The -2 model covers frequencies which are too far from the ham band to be useful.
These radios are programmable using a MSDOS PC.
All of the -1 models are useful on packet as far as I know.
- TK862G and TK762G are available in 25 watt or in TK862HG and TK762HG 40 watt versions.
They are programmable using an MSWindows PC.
We think that there are -1 and -2 versions of these models.
See the -1 in the upper right of this label.
We believe that the -1 units are programmable for ham radio and while the -2 may be programmed for ham frequencies, it may be deaf, weak, or may fail to lock.
Thanks to ke6pjd for the photo
- Older Kenwood models must be programmed with an MSDOS computer, usually of low processor speed.
This is because there are timeouts in the Kenwood supplied software which are self-timed and do not use a real time clock.
The self-timed programs fail to talk to the mobile radio if the CPU on the PC is running faster than the programs were tested for.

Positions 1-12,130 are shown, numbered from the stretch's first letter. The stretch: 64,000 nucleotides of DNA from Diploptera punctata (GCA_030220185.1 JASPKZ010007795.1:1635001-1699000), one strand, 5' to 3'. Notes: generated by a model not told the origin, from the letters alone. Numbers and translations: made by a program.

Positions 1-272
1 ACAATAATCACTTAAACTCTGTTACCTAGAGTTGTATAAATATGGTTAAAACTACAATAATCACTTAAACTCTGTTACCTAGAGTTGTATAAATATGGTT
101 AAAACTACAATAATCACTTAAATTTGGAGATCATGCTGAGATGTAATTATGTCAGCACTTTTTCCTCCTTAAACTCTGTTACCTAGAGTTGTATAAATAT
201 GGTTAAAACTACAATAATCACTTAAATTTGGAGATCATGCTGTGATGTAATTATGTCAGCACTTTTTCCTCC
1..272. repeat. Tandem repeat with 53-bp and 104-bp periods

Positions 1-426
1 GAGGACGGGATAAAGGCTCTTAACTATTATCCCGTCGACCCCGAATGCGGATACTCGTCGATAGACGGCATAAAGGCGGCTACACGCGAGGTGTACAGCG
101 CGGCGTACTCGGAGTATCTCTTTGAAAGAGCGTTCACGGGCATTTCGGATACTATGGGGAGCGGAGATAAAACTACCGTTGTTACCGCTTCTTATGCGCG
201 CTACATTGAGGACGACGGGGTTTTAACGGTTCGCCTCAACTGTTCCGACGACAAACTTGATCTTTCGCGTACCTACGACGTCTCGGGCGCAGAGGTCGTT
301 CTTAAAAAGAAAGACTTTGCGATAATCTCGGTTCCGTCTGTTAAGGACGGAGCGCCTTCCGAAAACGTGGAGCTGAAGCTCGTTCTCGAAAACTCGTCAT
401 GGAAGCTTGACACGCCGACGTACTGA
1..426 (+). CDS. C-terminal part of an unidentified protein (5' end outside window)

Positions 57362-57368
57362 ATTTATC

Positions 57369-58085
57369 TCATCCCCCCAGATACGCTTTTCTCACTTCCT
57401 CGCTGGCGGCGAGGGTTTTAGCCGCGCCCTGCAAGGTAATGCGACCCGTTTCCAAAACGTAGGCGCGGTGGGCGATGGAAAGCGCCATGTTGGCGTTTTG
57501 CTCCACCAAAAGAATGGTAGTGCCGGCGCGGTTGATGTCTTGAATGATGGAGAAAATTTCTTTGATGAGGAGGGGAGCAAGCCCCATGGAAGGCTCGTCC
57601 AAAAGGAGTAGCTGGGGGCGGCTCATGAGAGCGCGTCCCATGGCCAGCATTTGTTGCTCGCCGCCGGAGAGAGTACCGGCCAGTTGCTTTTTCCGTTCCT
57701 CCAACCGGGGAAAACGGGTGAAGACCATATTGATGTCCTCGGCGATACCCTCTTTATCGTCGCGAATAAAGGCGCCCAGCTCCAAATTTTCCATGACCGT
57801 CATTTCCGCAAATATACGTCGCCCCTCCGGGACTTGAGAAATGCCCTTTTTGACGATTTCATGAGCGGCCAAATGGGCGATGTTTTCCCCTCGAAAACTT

A computer of under 300Mhz CPU speed seems to work.
- CHIRP software (after market) may also support these radios and not have the MSDOS and low speed requirement.
- The cables used to connect the PC to the radio (for programming the radio) depend on the model.
describes the software needed and cables needed per model.
- The Repeater Builder Website has been extremely useful for figuring things out. If it is not here
and you needed to know it, I suggest you email to the TARPN groups-io email reflector, and try to figure it
out from repeater builder.
If you do work it out, please send me email at my QRZ-listed address so I can include your information.
If you don't figure it out, feel free to email to the TARPN groups-io email reflector,
or to me, and we'll see what we can do.
- Wiring TK to TNC-PI describes making a cable for radio to TNC.
Links to Ebay with searches for Kenwood radios
Note: All of these radio models key up and unkey quickly. TXDELAY settings of 15 usually work.
Kenwood TK862G TK862H TK862HG,
We have wiring instructions under BUILDER (see lower right corner of the page) for making cables for these.
The photo to the right
shows an iPod on top of TK762H 40watt 2 channel radio, on top of another TK762H, on top of a TK760H 40 watt 32 channel radio, on top of a TK862G 25watt 8 channel radio